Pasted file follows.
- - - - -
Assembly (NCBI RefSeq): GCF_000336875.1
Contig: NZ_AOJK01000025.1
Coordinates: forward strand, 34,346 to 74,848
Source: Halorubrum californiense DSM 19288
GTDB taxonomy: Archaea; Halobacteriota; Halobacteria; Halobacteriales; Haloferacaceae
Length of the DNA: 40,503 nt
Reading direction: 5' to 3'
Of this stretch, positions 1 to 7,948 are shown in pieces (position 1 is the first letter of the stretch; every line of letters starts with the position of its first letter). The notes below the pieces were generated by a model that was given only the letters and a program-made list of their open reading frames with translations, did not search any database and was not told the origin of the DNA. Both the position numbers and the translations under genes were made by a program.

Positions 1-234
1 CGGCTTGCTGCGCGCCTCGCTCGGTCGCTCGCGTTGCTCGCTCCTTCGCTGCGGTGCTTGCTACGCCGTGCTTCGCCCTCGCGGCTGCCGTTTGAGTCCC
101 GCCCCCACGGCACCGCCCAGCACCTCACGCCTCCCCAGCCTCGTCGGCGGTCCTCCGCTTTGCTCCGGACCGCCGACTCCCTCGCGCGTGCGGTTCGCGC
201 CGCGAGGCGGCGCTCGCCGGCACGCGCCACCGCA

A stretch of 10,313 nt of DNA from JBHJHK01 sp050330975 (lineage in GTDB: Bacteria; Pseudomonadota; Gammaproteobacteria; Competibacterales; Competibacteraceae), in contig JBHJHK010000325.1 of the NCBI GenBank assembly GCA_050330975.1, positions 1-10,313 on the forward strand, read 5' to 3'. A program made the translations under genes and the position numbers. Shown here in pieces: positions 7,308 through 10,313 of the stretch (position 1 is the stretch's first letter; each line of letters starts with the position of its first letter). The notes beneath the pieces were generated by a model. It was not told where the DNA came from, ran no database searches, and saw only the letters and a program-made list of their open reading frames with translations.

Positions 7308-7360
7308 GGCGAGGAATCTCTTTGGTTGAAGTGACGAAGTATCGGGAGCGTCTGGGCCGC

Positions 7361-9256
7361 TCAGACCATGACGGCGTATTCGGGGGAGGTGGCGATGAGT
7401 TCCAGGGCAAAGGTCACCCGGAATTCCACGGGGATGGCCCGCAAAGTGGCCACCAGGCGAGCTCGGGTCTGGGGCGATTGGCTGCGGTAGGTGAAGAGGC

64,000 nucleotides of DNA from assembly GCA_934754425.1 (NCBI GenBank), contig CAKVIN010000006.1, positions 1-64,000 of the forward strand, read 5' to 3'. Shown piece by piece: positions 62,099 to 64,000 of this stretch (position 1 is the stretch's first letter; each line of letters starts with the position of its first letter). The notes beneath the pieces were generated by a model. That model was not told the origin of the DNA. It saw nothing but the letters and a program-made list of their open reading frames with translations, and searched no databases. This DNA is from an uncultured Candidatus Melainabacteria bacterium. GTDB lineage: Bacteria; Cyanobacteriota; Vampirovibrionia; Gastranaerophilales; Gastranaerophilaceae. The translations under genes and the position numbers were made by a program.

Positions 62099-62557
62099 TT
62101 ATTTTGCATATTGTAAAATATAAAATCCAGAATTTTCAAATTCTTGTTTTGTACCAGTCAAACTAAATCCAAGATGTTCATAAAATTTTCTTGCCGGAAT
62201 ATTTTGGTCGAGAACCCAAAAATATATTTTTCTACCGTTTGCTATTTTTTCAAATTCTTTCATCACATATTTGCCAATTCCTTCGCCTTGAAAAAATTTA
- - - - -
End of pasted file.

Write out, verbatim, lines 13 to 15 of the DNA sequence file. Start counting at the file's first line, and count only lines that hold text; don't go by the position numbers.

A stretch of 10,313 nt of DNA from JBHJHK01 sp050330975 (lineage in GTDB: Bacteria; Pseudomonadota; Gammaproteobacteria; Competibacterales; Competibacteraceae), in contig JBHJHK010000325.1 of the NCBI GenBank assembly GCA_050330975.1, positions 1-10,313 on the forward strand, read 5' to 3'. A program made the translations under genes and the position numbers. Shown here in pieces: positions 7,308 through 10,313 of the stretch (position 1 is the stretch's first letter; each line of letters starts with the position of its first letter). The notes beneath the pieces were generated by a model. It was not told where the DNA came from, ran no database searches, and saw only the letters and a program-made list of their open reading frames with translations.

Positions 7308-7360
7308 GGCGAGGAATCTCTTTGGTTGAAGTGACGAAGTATCGGGAGCGTCTGGGCCGC